I don't necessarily agree with the idea of making grand New Year's resolutions - but at the same time, I think it's reasonable to take some time at even an arbitrary starting point to think about your life, figure out where you are, what you want, and how to get there. I think taking any steps to meet your goals is also a reasonable action.

There's another underlying point here, that I'm trying to get to. Last night I watched Michael Pollan's interview on The Daily Show. As a food enthusiast, I've been following the discussions about vegetarianism, sustainable agriculture and suchlike with a fair amount of interest. (A disclaimer here - I have not read Pollan's books, nor have I read Jonathan Safran Foer's latest book. I am also neither a vegetarian nor a vegan, and I am not, have never been, and will never be a member of any animal rights groups.) Again, I agree with some of the points that keep being made. We all should be eating more real food, less processed crap, and we should be engaging in much better animal husbandry and agricultural practices as evidenced by the increasingly more common outbreaks of food-borne illnesses (salmonella and E. coli O157 being obvious examples). BUT - and there's a big but here, we should also be aware that there is a class issue at play here.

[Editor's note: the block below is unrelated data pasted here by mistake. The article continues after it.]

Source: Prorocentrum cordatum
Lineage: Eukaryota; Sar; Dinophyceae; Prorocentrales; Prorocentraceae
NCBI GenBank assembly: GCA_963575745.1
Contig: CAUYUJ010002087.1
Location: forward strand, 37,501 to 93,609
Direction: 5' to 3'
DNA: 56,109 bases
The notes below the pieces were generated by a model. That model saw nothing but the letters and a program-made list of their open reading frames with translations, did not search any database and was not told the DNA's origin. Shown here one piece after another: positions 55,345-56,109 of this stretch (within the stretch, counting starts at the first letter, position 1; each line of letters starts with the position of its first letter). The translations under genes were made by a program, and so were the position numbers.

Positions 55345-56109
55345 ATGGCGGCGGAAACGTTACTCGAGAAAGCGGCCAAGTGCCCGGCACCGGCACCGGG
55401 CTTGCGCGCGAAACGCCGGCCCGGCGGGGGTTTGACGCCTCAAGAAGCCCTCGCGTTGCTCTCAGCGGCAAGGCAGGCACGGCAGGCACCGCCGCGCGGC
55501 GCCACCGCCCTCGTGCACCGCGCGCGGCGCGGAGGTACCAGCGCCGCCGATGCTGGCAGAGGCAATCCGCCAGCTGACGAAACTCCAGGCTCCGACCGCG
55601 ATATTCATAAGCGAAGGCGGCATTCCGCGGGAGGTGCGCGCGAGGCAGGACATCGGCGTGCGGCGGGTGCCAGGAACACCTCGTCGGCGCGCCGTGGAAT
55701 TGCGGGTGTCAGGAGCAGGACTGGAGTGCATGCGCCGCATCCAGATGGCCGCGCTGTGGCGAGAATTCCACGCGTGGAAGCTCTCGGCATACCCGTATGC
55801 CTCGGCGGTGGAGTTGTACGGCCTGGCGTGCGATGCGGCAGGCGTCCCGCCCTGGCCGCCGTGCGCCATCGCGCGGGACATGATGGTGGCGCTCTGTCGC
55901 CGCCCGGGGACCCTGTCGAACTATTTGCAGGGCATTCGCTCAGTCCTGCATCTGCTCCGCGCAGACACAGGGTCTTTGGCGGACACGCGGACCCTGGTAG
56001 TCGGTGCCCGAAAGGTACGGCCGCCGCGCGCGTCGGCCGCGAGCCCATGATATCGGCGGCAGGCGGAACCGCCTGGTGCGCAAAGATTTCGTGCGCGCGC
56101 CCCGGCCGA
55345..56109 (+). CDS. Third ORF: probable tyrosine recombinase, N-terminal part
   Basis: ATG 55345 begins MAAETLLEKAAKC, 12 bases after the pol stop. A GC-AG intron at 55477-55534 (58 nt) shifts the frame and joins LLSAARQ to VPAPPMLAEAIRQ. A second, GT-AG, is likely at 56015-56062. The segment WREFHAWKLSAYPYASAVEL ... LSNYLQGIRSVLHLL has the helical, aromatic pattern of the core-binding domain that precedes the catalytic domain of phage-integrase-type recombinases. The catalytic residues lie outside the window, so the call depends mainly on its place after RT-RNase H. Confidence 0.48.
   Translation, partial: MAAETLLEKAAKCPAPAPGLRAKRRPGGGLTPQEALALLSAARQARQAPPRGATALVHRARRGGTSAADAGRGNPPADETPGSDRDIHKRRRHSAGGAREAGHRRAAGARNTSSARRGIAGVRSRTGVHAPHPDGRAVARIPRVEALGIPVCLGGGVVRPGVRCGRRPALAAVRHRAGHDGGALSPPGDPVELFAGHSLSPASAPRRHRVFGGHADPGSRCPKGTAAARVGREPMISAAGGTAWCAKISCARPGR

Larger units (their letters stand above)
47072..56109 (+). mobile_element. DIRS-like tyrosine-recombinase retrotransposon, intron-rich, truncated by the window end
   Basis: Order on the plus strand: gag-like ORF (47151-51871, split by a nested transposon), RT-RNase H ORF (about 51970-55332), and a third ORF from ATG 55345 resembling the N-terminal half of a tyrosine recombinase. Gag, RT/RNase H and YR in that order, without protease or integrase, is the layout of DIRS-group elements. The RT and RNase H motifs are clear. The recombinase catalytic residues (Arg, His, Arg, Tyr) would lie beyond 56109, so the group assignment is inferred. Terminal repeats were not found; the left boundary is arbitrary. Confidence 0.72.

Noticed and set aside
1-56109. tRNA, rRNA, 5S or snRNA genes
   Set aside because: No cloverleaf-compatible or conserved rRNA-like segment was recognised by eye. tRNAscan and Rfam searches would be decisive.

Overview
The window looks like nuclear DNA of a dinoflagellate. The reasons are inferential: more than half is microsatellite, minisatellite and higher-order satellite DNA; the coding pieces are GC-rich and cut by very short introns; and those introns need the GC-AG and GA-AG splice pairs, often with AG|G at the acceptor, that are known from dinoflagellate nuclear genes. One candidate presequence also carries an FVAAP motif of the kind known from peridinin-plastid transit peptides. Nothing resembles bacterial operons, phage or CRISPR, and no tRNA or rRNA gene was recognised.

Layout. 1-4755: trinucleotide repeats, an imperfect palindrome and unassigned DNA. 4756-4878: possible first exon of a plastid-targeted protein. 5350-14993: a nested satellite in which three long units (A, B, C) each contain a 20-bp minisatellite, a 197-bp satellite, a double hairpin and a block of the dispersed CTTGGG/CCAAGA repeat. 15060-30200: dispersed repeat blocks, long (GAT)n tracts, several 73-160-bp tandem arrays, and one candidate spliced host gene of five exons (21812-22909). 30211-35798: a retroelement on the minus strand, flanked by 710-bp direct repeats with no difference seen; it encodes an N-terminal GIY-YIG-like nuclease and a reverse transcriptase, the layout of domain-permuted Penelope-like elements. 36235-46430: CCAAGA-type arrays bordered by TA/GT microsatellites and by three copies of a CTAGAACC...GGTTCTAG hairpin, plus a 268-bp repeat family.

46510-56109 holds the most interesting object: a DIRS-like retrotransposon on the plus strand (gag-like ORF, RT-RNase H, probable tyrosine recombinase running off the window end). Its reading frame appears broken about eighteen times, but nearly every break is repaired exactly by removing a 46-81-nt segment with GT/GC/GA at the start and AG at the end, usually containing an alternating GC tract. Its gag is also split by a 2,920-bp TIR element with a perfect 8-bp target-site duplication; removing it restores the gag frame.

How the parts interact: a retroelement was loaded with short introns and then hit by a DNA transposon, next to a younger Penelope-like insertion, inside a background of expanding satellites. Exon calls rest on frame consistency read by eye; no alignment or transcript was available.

Yup, I'm playing the elitist and classist card here.